ITC Ltd’s consumer products business has for long focused on growing volumes and market share, just as any fledgling business would. Of late, the focus has also been on profitability or lowering losses. Some of this shift may be due to the ripple effect of the global financial crisis which affected Indian companies in the second half of fiscal 2009. But the past few quarters have seen its losses narrow further, and the March quarter saw losses at 7% of sales compared with 14% in the year-ago quarter, and around 10% in the previous two quarters. Why this is important is that it helped check the fall in ITC’s profitability.
Graphic: Paras Jain / Mint
In the March quarter, ITC’s operating profit margin fell by 1 percentage point to 31.5%. That’s unusual for ITC, which runs a very profitable cigarette business. The hike in excise duties on cigarettes had nothing to do with this. The cigarette segment’s net sales rose by 19%, much higher than the 14% increase in gross sales (before excise). That implies a lower effective excise rate.
Still, margins on cigarettes fell, with the possible reasons being an increase in material costs, higher expenditure on promotional activities or changes in the product mix. The cigarette segment’s margin fell from 52% to 51%. Margins in other segments such as agri-trading and hotels, too, fell, and were flat in its paper business.
Input costs rose sharply during the March quarter, rising by 48% compared with a 29% increase in revenue to Rs5,132 crore. The chief raw materials by value for the company are leaf tobacco, pulp and agri inputs such as wheat, soya and edible oil. Inflation in these commodities has raised its input costs. Normally, this should have been enough to crush margins, as inputs account for nearly 40% of revenue. But the company kept increases in employee costs and other expenditure low.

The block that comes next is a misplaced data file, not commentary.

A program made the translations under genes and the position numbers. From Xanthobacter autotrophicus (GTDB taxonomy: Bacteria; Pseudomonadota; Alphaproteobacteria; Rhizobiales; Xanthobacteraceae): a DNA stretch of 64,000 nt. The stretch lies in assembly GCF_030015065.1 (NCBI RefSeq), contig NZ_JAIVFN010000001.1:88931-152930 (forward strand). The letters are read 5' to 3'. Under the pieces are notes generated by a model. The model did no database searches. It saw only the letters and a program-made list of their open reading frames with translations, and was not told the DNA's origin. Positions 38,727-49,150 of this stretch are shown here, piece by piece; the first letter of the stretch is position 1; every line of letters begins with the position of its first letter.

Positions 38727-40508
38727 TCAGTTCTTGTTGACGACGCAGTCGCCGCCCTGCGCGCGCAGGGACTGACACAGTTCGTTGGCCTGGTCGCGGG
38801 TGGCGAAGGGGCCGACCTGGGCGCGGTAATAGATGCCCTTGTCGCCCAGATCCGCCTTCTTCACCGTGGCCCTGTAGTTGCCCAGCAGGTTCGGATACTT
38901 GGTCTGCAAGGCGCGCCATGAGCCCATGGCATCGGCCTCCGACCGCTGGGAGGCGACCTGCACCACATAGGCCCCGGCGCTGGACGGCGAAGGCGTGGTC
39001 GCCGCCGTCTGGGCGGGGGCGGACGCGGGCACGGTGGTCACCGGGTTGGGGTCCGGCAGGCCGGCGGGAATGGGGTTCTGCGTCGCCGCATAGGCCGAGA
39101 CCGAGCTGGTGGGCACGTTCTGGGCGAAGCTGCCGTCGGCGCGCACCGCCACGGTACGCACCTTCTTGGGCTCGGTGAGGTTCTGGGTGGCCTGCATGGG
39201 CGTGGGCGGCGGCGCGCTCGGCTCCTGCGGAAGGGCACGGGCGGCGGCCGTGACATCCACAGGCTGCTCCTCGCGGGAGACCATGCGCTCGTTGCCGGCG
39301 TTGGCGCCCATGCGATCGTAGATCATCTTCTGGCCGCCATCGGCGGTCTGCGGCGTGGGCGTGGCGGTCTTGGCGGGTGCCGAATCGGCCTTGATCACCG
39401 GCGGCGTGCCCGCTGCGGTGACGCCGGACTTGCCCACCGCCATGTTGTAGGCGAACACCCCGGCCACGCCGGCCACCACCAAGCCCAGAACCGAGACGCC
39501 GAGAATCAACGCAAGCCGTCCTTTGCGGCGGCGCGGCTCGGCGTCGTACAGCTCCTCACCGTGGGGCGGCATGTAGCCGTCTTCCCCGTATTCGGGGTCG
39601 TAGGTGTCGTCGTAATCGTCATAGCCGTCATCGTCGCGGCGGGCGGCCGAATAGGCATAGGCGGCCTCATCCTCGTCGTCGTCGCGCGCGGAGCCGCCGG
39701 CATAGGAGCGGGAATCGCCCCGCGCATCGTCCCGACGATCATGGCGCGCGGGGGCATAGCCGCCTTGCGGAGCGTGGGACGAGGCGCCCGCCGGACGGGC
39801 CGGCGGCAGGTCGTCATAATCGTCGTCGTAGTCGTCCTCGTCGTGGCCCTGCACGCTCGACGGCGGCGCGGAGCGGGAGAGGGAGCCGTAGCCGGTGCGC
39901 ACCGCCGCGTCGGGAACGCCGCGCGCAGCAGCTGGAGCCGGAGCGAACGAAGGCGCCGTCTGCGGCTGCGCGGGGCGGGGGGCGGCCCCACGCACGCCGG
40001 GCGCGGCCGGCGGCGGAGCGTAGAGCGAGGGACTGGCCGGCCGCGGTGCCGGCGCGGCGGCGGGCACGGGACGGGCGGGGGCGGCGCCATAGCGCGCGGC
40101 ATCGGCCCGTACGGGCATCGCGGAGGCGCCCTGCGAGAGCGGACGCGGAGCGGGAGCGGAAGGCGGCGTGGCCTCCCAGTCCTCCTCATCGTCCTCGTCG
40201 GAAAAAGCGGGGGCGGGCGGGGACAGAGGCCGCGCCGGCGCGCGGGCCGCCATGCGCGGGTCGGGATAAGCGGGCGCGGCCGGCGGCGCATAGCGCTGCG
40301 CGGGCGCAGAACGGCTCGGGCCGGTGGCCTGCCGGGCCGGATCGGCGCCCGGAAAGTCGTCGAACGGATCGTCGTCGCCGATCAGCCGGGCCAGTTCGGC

The hike in excise duties in ITC’s cigarettes business is expected to affect volume growth in fiscal 2011, though margins are likely to improve as it has hiked prices to compensate.
Cigarettes contributed around 45% of sales and 83% of segment profit. The consumer products business is nearing one-fifth of sales, which is not surprising considering ITC’s aggressive approach ever since it entered this business, with products such as wheat flour, chips, personal care and stationery.
But the real surprise is that if ITC stays the course, this segment could turn in a profit in fiscal 2011. Its size now allows it to plough back profits from its profitable products into newer ones that require investment. That is the way most of the incumbents have grown in the home and personal care products market. ITC could become a bigger threat for its rivals in the coming years.
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